Input parameters for FEM analyses and G-GAM curves
The most elementary way of using DMT in a FEM analysis is to assume the soil as linearly elastic, using as an operative Young’s modulus E by DMT. Hamza (1995) reports using E from DMT in Cairo Metro design (with E ≈ 0.8 MDMT).
A more elaborate way is to use the parameters provided by DMT (e.g. MDMT, E, OCR, Ko) to get an estimate of the parameters required by FEM.
Considering the DMT recognized ability to generally well predict settlements, DMT can be used to approximately verify the set of FEM parameters that the designer intends to use. To do this, using the parameters estimated by a DMT sounding, the designer estimates the settlements of a simple shallow foundation (e.g. a 5 m diameter tank applying a uniform load of 100kPa). Then he predicts settlement using the set of parameters he has intention to use in his FEM program. If the settlement predictions are similar, then the two predictions support each other. If the settlement differences are high, then additional attention to the parameters is necessary. In practice the DMT settlements prediction may serve as a FEM-confirmatory virtual load test.
If the G-gamma decay curves have been estimated, based on the small strain modulus and the working strain Modulus determined by the Seismic DMT (Amoroso, 2014), then estimates of intermediate moduli is possible based on the expected strain.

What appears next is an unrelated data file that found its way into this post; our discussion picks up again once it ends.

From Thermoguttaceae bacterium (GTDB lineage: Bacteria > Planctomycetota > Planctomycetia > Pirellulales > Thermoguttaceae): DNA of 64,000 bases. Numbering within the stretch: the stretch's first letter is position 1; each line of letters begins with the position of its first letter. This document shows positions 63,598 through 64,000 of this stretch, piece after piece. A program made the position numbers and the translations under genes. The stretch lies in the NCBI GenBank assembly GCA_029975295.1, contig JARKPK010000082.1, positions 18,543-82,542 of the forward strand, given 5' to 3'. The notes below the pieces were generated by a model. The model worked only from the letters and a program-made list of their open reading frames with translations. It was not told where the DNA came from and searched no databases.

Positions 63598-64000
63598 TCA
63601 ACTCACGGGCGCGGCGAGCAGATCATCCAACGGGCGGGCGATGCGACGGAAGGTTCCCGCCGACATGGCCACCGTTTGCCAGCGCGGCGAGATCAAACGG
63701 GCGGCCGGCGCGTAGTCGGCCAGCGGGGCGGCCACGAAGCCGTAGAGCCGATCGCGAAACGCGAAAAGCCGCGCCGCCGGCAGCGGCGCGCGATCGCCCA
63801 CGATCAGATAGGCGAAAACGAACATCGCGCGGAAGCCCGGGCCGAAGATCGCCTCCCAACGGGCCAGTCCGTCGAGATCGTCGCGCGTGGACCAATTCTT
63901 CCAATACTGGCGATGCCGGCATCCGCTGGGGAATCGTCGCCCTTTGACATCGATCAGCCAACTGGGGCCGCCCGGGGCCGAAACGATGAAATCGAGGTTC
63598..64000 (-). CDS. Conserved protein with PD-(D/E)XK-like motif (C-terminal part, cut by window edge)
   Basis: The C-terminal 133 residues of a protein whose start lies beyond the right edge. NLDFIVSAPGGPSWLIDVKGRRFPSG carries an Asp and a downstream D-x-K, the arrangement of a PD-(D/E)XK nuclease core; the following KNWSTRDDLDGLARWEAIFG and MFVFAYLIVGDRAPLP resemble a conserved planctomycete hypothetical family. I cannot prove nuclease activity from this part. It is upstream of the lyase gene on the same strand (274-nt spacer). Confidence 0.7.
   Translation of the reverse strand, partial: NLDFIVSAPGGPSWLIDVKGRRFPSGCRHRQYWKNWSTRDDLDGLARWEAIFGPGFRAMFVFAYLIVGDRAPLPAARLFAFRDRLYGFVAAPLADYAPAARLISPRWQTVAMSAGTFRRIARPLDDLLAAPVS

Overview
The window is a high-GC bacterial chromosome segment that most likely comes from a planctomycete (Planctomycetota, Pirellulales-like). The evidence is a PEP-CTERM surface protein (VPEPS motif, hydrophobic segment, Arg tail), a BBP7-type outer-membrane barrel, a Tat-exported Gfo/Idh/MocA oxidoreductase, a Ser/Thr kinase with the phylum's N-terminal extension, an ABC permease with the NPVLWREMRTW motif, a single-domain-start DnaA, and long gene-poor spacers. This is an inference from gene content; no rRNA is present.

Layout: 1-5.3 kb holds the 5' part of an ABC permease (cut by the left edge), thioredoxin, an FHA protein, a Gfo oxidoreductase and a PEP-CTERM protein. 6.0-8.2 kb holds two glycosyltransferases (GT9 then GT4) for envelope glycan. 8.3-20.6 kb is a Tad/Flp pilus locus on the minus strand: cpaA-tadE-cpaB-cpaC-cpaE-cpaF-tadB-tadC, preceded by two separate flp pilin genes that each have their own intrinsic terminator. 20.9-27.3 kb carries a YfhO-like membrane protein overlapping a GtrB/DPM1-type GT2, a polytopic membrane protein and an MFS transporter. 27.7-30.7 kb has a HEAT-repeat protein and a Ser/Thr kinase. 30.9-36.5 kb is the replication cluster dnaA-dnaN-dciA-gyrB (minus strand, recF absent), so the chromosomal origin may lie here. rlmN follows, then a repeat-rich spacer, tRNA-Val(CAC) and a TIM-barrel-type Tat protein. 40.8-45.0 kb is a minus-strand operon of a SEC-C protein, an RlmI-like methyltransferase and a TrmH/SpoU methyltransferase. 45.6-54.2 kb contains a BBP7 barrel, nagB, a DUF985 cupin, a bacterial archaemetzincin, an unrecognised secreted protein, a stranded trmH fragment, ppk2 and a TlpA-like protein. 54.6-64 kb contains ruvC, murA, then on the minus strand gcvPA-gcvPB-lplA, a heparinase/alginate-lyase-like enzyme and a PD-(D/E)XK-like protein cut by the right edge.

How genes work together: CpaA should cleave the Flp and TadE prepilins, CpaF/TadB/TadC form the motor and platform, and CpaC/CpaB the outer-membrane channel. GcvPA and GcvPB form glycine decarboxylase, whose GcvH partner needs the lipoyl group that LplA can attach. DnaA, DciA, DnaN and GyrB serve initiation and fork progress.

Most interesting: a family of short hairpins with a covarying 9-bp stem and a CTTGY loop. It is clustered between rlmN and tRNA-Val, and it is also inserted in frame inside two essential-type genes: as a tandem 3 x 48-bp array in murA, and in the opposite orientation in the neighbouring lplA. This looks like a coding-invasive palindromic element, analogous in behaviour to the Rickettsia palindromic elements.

Input parameters for Plaxis (Hard Soil model “HS”). The basic input for this model is E50ref. In an intensive survey Schanz (Schanz 1997, cited in Plaxis bulletin 2003) found that in loose to very dense quartz sand E50ref is generally in the range E50ref = 15 to 75 MPa. Schanz also pointed out that E50ref is correlated to the constrained modulus. Experience in many quartz sands has shown that, in quartz sands, MDMTtoo is, in general, in the same range (15-75 MPa). Hence, as a first approximation, one may adopt E50ref≈ MDMT.
The Subgrade Reaction Method (soil modulus by springs) is widely used in current practice for design of multi-propped walls. Of course the critical step is the selection of an appropriate value of the coefficient of subgrade reaction Kh. In a 2004 paper Monaco et al. investigate the influence of various factors on Kh(soil and wall stiffness, excavation depth, prop spacing). The possible Kh-DMT relationship is investigated based on the results of FEM analyses carried out using the non linear Plaxis Hardening Soil model. A tentative correlation between Khand MDMTis proposed, having the form Kh= MDMT/ B. The paper also gives broad indications for selecting the values of B – hence Kh.